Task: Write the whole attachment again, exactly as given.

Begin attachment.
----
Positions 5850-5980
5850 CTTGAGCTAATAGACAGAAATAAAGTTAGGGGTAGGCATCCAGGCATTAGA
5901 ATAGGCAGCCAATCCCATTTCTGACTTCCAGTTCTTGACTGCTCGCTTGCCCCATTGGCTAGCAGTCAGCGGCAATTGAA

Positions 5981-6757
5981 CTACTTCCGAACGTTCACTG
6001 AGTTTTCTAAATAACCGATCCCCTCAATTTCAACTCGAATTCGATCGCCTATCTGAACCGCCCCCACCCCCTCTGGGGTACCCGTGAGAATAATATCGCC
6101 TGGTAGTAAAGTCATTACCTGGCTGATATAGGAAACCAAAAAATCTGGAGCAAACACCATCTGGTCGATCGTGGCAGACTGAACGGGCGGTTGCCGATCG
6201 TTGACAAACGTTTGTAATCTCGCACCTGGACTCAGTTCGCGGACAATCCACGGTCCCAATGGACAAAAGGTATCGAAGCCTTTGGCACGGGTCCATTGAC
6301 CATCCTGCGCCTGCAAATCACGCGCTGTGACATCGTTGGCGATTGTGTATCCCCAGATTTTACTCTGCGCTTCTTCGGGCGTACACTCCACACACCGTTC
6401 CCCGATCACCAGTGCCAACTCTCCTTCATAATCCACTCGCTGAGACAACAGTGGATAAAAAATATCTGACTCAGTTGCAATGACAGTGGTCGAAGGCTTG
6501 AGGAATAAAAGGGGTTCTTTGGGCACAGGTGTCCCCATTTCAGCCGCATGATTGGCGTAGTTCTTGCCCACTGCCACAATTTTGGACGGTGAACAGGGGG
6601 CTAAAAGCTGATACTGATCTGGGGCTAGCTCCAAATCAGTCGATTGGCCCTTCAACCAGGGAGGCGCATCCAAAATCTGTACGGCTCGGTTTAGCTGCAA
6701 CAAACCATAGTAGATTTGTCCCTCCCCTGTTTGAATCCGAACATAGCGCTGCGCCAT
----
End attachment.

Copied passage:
Positions 5850-5980
5850 CTTGAGCTAATAGACAGAAATAAAGTTAGGGGTAGGCATCCAGGCATTAGA
5901 ATAGGCAGCCAATCCCATTTCTGACTTCCAGTTCTTGACTGCTCGCTTGCCCCATTGGCTAGCAGTCAGCGGCAATTGAA

Positions 5981-6757
5981 CTACTTCCGAACGTTCACTG
6001 AGTTTTCTAAATAACCGATCCCCTCAATTTCAACTCGAATTCGATCGCCTATCTGAACCGCCCCCACCCCCTCTGGGGTACCCGTGAGAATAATATCGCC
6101 TGGTAGTAAAGTCATTACCTGGCTGATATAGGAAACCAAAAAATCTGGAGCAAACACCATCTGGTCGATCGTGGCAGACTGAACGGGCGGTTGCCGATCG
6201 TTGACAAACGTTTGTAATCTCGCACCTGGACTCAGTTCGCGGACAATCCACGGTCCCAATGGACAAAAGGTATCGAAGCCTTTGGCACGGGTCCATTGAC
6301 CATCCTGCGCCTGCAAATCACGCGCTGTGACATCGTTGGCGATTGTGTATCCCCAGATTTTACTCTGCGCTTCTTCGGGCGTACACTCCACACACCGTTC
6401 CCCGATCACCAGTGCCAACTCTCCTTCATAATCCACTCGCTGAGACAACAGTGGATAAAAAATATCTGACTCAGTTGCAATGACAGTGGTCGAAGGCTTG
6501 AGGAATAAAAGGGGTTCTTTGGGCACAGGTGTCCCCATTTCAGCCGCATGATTGGCGTAGTTCTTGCCCACTGCCACAATTTTGGACGGTGAACAGGGGG
6601 CTAAAAGCTGATACTGATCTGGGGCTAGCTCCAAATCAGTCGATTGGCCCTTCAACCAGGGAGGCGCATCCAAAATCTGTACGGCTCGGTTTAGCTGCAA
6701 CAAACCATAGTAGATTTGTCCCTCCCCTGTTTGAATCCGAACATAGCGCTGCGCCAT